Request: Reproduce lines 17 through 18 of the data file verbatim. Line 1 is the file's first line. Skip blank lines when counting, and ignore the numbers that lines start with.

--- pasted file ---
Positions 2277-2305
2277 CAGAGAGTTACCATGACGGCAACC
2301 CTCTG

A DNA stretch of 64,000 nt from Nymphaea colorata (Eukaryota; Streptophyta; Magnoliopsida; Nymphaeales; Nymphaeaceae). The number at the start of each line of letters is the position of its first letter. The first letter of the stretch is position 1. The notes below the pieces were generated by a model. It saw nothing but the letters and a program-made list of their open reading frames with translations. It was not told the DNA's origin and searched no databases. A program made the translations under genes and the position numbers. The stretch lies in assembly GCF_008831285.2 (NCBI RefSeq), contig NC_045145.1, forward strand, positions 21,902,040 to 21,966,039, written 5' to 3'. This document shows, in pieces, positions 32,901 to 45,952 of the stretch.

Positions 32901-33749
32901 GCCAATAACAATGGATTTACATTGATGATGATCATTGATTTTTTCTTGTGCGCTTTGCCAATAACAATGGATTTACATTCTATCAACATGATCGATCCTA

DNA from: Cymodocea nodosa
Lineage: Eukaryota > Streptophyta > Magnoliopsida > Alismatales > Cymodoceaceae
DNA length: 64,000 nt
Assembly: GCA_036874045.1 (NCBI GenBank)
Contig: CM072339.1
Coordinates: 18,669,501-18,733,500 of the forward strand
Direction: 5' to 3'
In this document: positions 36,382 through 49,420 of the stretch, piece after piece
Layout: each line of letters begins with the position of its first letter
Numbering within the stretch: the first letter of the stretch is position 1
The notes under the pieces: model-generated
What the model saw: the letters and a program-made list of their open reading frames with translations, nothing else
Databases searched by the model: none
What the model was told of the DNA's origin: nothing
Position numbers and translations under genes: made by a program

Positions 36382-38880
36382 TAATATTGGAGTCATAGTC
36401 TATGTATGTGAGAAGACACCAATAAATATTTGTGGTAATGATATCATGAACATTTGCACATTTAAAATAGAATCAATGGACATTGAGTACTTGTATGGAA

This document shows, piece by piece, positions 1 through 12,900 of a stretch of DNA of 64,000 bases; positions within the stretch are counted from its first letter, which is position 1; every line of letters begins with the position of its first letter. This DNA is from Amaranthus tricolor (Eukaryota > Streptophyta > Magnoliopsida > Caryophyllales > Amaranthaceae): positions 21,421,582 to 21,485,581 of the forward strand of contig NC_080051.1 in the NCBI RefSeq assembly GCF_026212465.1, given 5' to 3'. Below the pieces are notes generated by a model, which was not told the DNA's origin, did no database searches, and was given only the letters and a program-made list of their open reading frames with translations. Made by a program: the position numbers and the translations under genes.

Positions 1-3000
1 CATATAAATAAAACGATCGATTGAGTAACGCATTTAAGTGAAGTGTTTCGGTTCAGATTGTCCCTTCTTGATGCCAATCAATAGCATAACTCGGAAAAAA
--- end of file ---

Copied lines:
The notes under the pieces: model-generated
What the model saw: the letters and a program-made list of their open reading frames with translations, nothing else